As GO cellular component terms describe locations where a gene product may act, rather than physical features of proteins or RNAs, the terms integral membrane protein and peripheral membrane protein are present only as non-exact synonyms. GO distinguishes classes of membrane-related location:
- extrinsic component of membrane ; GO:0019898 refers to gene products that are associated with membranes, but are neither directly embedded in the membrane nor anchored by covalent bonds to any moiety embedded in the membrane.
- intrinsic component of membrane ; GO:0031224 refers to gene products that have some covalently attached moiety embedded in the membrane, and is further split into integral component of membrane ; GO:0016021 and anchored component of membrane ; GO:0031225. The former refers to proteins in which some part of the peptide sequence spans all or part of the membrane (in theory, it could also be used for RNAs embedded in a membrane, if any such exist). A subclass of this covers transmembrane proteins - those that completely span the membrane (see examples in figure 2). The latter refers to gene products tethered to a membrane by a covalently attached anchor, such as a lipid moiety, which is embedded in the membrane.
Each of these terms can have child terms referring to specific membranes, for example intrinsic component of plasma membrane ; GO:0031226 or extrinsic component of vacuolar membrane ; GO:0000306.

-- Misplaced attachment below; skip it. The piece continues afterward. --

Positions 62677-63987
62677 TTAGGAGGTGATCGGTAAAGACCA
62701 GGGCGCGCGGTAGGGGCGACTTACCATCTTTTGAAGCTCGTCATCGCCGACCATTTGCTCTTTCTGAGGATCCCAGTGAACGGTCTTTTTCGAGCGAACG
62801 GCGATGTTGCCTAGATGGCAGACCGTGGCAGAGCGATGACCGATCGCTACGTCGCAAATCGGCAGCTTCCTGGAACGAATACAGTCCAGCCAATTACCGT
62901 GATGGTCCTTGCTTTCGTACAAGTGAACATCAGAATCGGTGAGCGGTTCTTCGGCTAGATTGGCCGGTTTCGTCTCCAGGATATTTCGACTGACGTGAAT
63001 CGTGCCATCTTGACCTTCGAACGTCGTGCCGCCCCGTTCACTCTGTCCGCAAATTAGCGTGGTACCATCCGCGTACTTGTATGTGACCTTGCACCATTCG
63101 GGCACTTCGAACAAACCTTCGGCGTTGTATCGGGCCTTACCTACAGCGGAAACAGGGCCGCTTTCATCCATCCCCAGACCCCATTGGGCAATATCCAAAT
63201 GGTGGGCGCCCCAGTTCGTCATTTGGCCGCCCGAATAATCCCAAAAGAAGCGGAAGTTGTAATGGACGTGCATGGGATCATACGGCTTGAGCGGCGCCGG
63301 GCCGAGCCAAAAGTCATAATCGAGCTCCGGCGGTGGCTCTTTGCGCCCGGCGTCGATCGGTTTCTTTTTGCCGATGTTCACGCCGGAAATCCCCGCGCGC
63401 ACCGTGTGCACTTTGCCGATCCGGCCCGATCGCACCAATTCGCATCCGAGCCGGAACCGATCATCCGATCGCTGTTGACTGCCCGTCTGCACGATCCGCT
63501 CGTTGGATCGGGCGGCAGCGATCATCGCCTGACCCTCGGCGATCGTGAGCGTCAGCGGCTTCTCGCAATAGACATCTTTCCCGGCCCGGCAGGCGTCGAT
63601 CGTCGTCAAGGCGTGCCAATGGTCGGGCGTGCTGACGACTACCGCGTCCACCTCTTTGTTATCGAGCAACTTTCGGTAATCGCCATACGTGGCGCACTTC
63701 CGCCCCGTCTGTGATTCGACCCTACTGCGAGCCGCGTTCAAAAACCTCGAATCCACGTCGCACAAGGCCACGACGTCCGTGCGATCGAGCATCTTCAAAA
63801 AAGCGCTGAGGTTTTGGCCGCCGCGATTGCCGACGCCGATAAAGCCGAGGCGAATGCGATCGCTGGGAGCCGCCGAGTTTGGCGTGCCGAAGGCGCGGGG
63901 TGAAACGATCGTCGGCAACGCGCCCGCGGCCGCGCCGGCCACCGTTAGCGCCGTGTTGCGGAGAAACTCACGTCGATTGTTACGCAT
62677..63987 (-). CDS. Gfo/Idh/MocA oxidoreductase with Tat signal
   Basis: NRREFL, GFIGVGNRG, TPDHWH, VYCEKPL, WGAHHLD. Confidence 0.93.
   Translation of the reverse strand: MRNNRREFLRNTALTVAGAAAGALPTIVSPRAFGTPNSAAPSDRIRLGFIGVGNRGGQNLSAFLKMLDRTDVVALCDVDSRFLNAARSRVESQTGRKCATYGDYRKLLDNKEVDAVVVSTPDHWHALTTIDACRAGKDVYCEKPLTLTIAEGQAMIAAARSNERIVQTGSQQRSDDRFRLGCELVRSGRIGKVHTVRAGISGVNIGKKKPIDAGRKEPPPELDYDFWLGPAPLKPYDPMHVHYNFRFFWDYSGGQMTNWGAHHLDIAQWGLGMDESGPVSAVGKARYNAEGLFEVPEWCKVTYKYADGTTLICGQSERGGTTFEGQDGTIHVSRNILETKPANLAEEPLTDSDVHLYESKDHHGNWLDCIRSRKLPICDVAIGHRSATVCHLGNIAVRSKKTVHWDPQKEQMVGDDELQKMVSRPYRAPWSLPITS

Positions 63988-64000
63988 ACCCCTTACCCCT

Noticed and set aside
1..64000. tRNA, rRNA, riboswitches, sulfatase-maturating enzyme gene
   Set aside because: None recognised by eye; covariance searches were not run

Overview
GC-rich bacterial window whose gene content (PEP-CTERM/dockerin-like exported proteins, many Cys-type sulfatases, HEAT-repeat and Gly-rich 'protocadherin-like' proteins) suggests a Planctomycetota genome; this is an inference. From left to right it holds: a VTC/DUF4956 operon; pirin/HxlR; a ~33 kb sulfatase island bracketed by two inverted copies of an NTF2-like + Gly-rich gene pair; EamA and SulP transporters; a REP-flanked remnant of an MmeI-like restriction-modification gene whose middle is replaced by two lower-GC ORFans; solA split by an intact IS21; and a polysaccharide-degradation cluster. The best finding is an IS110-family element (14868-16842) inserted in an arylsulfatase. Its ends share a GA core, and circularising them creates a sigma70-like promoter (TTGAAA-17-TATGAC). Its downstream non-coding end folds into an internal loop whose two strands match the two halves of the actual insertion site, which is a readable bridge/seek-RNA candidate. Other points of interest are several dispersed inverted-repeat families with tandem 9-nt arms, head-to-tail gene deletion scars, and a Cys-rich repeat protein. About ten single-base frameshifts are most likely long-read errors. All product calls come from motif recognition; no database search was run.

Additionally, monotopic (non-membrane spanning proteins, as illustrated in figure 3) can be assigned to a side of membrane : "A cellular component consisting of one leaflet of a membrane bilayer and any proteins embedded or anchored in it or attached to its surface." As for whole membranes, proteins can be more specifically annotated as integral (Fig 3. 1 & 2), anchored (Fig 3. 3) or extrinsic components (Fig 3. 4) of a side of membrane.
Figure 1: Membrane component types.
Figure 2: Polytopic proteins. Schematic representation of transmembrane proteins: 1. a single transmembrane α-helix (bitopic membrane protein) 2. a polytopic transmembrane α-helical protein 3. a polytopic transmembrane β-sheet protein. The membrane is represented in light-brown. Source for image and legend: Wikipedia. See link for image credit.